Doctor Who: DEEP BREATH Spoiler Free Review

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Doctor Who launched its eighth 21st century series on a glorious Thursday afternoon in Cardiff. Tony Fyler sent this review.


Whenever the Doctor regenerates what we know is that his personality will change radically. What doesn’t always happen is that the whole tone of the show changes at the same time.

Certainly, that happened when Matt Smith took over the role, ushering in the ‘fairy tale’ era.

The fairy tale’s over. They didn’t all live happily ever after.

There are ways in which Capaldi’s first full outing as master of the Tardis is standard regeneration fare – there’s some gabbling, some falling over, the Doctor spends at least a little time asleep.

There’s also a degree to which, if you wanted to be hyper-critical, you could say that the villains here are re-trodden from a previous story, the method of the Tardis’s arrival is wasteful and gimmicky, and the whole thing feels to some degree like another Moffat pitch for a Paternoster spin-off.

You’d have to be extra-specially hyper-critical to seriously make those claims as particular detractions from Deep Breath though, because really, the story’s stronger and the performances more impressive than any of these things.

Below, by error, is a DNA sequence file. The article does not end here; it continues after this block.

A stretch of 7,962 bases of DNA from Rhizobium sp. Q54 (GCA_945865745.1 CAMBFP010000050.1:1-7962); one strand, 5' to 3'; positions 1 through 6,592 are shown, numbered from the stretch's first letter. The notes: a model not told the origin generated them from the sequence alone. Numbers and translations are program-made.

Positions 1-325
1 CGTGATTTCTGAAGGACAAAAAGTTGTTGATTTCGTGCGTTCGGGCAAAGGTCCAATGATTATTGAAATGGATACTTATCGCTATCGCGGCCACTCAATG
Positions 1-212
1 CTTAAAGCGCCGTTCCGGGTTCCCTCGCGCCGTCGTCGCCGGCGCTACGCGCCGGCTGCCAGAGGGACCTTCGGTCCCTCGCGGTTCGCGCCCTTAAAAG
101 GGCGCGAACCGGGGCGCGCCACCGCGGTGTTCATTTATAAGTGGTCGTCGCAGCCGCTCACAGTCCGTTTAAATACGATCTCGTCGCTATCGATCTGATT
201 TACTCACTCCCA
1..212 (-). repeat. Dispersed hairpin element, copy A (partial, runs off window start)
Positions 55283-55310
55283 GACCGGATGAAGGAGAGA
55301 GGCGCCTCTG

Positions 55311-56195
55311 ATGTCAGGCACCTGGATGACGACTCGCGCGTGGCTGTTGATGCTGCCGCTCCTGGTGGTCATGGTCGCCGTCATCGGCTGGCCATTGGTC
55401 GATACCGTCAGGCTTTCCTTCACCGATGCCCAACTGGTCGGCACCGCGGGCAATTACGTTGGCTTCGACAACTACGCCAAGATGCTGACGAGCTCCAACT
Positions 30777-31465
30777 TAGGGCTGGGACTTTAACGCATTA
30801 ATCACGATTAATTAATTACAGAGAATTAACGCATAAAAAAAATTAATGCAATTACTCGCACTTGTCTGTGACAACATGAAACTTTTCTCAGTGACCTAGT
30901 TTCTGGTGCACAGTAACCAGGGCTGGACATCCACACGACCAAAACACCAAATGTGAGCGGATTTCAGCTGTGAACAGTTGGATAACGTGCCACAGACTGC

Capaldi’s opening scene is newly-regenerated mad Doctor silliness essentially, but right from the first word (or at least the second), the tone of his performance is not so much darker as more definitively grown-up. If Smith’s era was a fairy tale, there’s a sense in which Capaldi’s time starts by setting its overall tone as ‘therapy session.’

At the risk of a possible spoiler, there’s a question on this website somewhere to which the answer is an emphatic and crowd-pleasing ‘yes’ – and even moreso for the improvements made.

Capaldi’s Doctor will thrill anyone who loves Jon Pertwee’s inaugural story Spearhead From Space (and who doesn’t?), and there’s more than a dash of Pertwee’s action heroism about Capaldi’s first outing. It’s not quite a wheelchair chase, but it’s got the same mad, irrepressible energy in the first half. There’s also the delightful revival of a fan favourite verbal tic of Tom Baker’s – you won’t fail to notice it when you see or hear it. The critics waiting to pounce are roundly addressed – Capaldi’s accent and age are both hilariously tackled. His age and the familiarity of his face also get a dramatic reckoning, and Capaldi plays his post-regenerative journey with rather less shilly-shallying than other recent Doctors – as the episode progresses, his Doctor simply gets more and more clear-headed, stronger, and yes, not a little more scary. So much so that while this Doctor is himself for around the last two-thirds of the episode’s hour-long running time, there’s a sense that this regeneration has had more profound, more hidden consequences, that even he doesn’t fully appreciate yet. The idea of the series as a potential journey into darkness feels, from the tone here, like the darkness left I the Doctor’s ‘soul’ by his latest change of body.